Blunkett to dispel myth that school is 'uncool'

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The Independent Online

Proposals to expand single-sex teaching in state schools will form part of a major Government study into measures designed to raise the exam performance of boys, David Blunkett, the Secretary of State for Education, said yesterday.

Proposals to expand single-sex teaching in state schools will form part of a major Government study into measures designed to raise the exam performance of boys, David Blunkett, the Secretary of State for Education, said yesterday.

The Office for Standards in Education (Ofsted) will help assess the effectiveness of experiments in single-sex teaching, amid fears that boys increasingly see education as "uncool".

GCSE results to be published on Thursday are expected to show a wide gulf between the performance of girls and boys. These follow on from last week's A-level results, which showed girls outperforming boys in top grades for the first time. Results for more than 250,000 students showed girls had a greater pass rate at A-level and gained more of the top three grades.

Under the new plans, local authorities will also have to produce progress reports outlining what action they have taken to reduce the gender gap since they were ordered to address the problem two years ago.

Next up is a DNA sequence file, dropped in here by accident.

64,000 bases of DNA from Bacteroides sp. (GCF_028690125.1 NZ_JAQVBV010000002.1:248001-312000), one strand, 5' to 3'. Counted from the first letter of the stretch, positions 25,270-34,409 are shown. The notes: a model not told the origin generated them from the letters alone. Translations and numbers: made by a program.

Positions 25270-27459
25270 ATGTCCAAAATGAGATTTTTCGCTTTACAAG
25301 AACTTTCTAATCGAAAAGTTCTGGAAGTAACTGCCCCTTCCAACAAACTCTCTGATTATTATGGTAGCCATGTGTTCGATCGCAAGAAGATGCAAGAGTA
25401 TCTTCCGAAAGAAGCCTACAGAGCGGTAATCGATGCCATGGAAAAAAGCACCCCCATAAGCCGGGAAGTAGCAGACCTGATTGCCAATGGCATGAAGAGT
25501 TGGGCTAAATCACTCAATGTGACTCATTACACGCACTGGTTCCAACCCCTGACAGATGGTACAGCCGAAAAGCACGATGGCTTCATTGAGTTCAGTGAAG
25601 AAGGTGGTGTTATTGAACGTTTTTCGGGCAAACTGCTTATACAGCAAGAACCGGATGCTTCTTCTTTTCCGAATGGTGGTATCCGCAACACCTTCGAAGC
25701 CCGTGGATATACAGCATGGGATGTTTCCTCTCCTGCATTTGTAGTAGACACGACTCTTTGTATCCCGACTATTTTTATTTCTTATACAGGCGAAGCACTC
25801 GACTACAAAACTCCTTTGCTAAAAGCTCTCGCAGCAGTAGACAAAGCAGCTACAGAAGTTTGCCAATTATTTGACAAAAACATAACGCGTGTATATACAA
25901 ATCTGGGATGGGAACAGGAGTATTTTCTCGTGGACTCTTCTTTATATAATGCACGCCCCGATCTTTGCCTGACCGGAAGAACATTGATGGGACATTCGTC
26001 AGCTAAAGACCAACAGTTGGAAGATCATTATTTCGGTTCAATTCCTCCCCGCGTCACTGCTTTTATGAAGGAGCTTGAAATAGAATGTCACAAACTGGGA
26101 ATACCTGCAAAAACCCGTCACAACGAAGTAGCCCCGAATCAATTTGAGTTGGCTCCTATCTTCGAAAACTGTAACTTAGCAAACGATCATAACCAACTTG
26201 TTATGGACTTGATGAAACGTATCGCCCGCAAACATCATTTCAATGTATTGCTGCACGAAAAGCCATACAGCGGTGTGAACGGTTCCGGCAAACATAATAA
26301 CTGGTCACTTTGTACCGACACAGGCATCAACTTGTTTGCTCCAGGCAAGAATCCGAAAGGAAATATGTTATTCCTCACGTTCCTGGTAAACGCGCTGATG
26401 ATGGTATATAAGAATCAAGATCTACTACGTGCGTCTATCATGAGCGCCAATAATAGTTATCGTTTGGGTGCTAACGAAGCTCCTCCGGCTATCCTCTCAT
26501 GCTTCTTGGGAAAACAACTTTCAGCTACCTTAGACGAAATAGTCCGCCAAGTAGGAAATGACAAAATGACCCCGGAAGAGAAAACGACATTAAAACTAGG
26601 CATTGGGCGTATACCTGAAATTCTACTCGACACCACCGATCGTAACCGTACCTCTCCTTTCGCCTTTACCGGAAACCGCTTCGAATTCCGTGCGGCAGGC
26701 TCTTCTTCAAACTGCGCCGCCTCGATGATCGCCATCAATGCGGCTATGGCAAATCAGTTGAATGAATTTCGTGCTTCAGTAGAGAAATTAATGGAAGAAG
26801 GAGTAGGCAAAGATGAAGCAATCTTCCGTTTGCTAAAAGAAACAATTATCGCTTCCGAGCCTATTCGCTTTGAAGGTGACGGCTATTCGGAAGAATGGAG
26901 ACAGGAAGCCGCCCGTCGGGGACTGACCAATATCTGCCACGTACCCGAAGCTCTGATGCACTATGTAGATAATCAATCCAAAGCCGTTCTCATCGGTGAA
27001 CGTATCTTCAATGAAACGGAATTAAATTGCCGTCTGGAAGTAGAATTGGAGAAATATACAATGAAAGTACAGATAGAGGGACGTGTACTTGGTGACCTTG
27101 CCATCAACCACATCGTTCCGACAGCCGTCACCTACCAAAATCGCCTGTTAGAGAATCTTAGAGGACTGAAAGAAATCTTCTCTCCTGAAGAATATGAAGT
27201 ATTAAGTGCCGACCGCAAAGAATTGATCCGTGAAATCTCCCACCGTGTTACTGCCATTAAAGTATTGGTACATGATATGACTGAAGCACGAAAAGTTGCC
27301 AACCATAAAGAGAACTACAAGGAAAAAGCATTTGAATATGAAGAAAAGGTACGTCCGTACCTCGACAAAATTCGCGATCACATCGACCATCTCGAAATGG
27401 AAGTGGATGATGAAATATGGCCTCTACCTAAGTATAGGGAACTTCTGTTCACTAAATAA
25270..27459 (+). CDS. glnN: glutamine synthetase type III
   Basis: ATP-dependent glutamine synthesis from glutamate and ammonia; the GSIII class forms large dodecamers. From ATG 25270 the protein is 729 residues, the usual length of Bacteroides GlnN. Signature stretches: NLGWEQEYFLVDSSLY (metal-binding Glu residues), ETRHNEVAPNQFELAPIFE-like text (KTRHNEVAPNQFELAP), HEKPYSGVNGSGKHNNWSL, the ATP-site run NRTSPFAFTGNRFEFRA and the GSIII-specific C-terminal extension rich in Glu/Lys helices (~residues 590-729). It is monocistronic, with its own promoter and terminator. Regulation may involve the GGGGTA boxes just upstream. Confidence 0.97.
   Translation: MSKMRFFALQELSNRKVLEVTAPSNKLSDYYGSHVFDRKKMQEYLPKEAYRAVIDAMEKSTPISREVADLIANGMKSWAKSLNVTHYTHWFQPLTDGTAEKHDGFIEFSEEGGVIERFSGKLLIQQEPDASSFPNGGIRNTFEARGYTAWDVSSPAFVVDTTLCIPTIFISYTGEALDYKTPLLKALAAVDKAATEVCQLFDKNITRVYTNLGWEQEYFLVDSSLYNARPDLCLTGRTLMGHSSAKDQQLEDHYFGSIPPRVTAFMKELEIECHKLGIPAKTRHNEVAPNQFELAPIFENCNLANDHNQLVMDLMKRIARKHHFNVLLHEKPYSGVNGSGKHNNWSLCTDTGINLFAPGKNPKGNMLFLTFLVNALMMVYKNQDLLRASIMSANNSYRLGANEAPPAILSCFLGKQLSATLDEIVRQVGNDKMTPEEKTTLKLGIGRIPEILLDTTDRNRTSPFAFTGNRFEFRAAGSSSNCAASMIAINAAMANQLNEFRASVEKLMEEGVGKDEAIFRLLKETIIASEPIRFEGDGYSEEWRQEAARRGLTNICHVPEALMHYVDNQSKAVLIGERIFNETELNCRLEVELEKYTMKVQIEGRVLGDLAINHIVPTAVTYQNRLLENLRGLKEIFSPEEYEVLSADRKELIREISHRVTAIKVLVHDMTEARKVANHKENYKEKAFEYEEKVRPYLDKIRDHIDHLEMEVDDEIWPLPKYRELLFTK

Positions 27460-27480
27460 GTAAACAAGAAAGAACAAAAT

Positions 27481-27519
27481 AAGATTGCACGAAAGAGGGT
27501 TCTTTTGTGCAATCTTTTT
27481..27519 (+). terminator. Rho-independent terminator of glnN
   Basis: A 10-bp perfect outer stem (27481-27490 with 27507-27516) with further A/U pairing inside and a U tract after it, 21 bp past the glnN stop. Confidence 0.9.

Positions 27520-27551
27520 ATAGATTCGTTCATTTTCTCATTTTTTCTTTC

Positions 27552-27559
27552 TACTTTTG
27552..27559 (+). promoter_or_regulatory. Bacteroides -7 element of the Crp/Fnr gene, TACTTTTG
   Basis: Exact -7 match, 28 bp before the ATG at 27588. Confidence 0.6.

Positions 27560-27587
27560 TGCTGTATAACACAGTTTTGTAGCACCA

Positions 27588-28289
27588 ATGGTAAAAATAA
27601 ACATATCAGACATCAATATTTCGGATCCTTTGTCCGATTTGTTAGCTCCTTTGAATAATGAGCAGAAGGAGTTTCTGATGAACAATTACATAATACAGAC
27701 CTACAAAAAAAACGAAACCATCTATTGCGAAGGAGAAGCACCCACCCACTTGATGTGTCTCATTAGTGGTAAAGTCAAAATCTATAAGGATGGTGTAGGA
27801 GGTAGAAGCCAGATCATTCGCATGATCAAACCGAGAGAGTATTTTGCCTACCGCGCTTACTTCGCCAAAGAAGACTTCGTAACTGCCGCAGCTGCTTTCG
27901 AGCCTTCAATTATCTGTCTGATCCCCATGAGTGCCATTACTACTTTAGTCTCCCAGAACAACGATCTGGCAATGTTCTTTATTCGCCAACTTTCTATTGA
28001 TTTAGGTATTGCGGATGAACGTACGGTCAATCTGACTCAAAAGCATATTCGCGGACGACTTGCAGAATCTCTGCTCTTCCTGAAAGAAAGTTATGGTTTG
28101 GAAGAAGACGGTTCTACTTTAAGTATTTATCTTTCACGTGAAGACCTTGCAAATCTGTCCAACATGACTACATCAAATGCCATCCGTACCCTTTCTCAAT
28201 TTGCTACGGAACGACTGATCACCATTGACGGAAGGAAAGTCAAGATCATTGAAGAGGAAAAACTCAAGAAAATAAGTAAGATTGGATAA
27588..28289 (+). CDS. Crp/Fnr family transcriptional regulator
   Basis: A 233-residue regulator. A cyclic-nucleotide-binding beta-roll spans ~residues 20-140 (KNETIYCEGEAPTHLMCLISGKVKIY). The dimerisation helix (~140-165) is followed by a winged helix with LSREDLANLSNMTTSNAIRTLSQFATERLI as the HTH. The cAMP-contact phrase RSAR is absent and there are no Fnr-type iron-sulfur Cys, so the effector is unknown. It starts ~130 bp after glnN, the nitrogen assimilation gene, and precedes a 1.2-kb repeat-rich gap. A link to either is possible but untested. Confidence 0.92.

Ministers will also investigate ways of increasing the number of male teachers in primary schools, to address fears that boys have too few male role models in schools.

Several co-educational schools, including Shenfield School in Essex and the Cotswold School in Bourton-on-the-Water, Gloucestershire, have been successful in raising standards after running experimental single-sex classes.

Officials denied the study represented a move towards wholesale single-sex education, but said schools would be urged to consider single-sex classes if experiments showed them to be successful.

Mr Blunkett said he wanted a progress report from local authorities to help dispel the "myth" among boys that school is uncool. He said: "The Government wants to identify the barriers to boys' learning, including peer group pressure, and ensure that there are more good male role models to challenge boys' resistance to learning. We will pin down what works and ensure schools and education authorities have the ammunition to turn round boys' academic performance.

"The gap that has opened up between the sexes at school is a long-standing and international problem for which there is no quick fix, but I am determined that our boys should not miss out. We face a genuine problem of underachievement among boys ... linked to a laddish culture which in many areas has grown out of deprivation and a lack of both self-confidence and opportunity."

But Professor Alan Smithers, director of the Centre for Education and Employment Research at Liverpool University, who has carried out important studies into single-sex teaching, said there was little hard evidence that single-sex teaching made a difference.

* More than 2,000 of the 5,000 young Scots affected by inaccurate or incomplete exam results will have their positions clarified by today, the Scottish Qualifications Authority said. The remaining 3,000 could expect their results in "a matter of days".

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